The state of Apple- Now more valuable than Poland

By Dakota Jordan

Apple’s tree of influence continues to grow and now they hold a new moniker, being more valuable than Poland.

It was revealed last week that the software and computing giants GDP has continued to grow as many analysts expected after there initial jump in stocks about a month ago. Apples new height, $500 billion.  With this amount Apple has become the fifth most valuable company in history topped only in the past by Microsoft, Cisco, Exxon Mobil, and General Electric.

“I think the company’s past growth is unsustainable,” said Charlie Reisinger the technology director for Penn Manor school district.  “Typically, the larger a corporation becomes, the more difficult it is to grow rapidly. My guesstimate is that Apple will experience the same slowdown.”

But as this company continues to grow schools become more and more apprehensive of the prices of their products, including Penn Manor.

“The high school received virtually all of the existing Macbooks as part of the PA Classrooms for the Future grant. At the time, we decided on the Mac platform (the more expensive option) due to the poor implementation of the grant’s hardware/Windows Vista combination.” said Reisinger. “Districts are now faced with replacing the aging equipment. Needless to say, the costs associated with replacing hundreds of laptops is enormous.”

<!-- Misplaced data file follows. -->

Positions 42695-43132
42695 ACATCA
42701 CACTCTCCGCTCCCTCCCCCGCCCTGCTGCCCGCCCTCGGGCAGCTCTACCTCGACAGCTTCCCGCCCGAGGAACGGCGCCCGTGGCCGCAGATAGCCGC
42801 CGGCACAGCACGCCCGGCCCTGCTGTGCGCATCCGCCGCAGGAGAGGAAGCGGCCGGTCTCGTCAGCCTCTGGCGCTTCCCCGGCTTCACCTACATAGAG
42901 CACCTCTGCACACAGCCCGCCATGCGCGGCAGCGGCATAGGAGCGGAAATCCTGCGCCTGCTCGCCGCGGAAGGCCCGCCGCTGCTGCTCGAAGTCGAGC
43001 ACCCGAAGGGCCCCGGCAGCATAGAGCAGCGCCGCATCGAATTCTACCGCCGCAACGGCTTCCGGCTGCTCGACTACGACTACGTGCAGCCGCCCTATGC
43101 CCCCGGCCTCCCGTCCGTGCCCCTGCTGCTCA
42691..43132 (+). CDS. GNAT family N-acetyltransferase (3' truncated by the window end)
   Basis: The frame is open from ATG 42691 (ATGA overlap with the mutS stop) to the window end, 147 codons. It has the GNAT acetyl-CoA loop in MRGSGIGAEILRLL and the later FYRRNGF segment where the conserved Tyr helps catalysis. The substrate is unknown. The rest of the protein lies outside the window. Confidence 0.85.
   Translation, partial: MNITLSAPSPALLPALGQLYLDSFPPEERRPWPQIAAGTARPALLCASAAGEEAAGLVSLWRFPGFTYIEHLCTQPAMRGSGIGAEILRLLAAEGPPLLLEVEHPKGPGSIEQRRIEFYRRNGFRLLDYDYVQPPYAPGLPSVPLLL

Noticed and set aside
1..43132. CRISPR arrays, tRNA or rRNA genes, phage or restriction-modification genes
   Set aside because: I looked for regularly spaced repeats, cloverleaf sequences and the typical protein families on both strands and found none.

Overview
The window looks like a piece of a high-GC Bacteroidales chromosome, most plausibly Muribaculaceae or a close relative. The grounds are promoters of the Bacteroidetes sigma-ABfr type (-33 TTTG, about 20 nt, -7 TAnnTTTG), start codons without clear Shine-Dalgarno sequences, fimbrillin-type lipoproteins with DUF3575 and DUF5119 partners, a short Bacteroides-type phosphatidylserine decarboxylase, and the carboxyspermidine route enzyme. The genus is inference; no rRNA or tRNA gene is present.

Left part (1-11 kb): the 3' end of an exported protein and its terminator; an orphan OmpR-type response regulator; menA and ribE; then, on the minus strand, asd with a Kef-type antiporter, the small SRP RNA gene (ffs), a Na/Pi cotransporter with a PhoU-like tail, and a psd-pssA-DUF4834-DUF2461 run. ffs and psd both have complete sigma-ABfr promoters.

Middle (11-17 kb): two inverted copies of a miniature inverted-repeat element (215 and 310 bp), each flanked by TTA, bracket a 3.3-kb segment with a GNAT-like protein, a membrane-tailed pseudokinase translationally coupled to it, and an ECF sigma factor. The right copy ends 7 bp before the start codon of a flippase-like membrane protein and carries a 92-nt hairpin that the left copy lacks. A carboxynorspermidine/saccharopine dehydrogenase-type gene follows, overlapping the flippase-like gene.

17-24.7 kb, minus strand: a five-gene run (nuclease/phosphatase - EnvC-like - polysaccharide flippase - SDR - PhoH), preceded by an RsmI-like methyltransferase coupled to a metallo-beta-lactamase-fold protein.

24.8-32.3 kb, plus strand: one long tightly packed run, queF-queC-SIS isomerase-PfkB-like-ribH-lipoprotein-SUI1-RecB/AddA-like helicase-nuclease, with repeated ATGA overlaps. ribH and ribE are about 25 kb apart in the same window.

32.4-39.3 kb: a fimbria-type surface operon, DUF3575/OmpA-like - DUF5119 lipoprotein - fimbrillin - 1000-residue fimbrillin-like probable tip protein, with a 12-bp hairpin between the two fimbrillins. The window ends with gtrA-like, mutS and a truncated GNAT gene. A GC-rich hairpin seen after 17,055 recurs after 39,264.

Apple after discontinuing their basic Macbook last year is now offering a stripped down Macbook air for $1000 to high schools.

“The “special” school Macbook Air includes a mere 64GB hard drive, 2GB of non-upgradeable RAM, lacks an ethernet network port, and contains no DVD drive. With paltry specs for a thousand dollar laptop, the replacement Air is not a satisfactory long-term solution for our students and teachers,” said Reisinger

So with a rapidly aging fleet of white boxes and no cheap apple solution in sight what is Penn Manor to do about laptops in the future?

“Lenovo’s ThinkPad Edge is one of many alternatives we could consider.,”Reisinger said. “HP, Dell, Acer, Samsung and others have low-cost, high-quality laptops worth review. PC laptops would offer dual boot options for Linux and Windows, giving our teachers even more computing platform choices without compromising on software selections.”

On the coattails of Apple’s much anticipated ‘new’ iPad  which sports the same $500 price tag as older models, it is hard for district administrators to see any cheap Apple laptops on the horizon to potentially replace Penn Manor’s aging fleet.

Reisinger summed up the whole situation by saying, “Fundamentally, it is not worth the expense just to have a brand name on the devices used in the district. Education is about the student–not the logo.”





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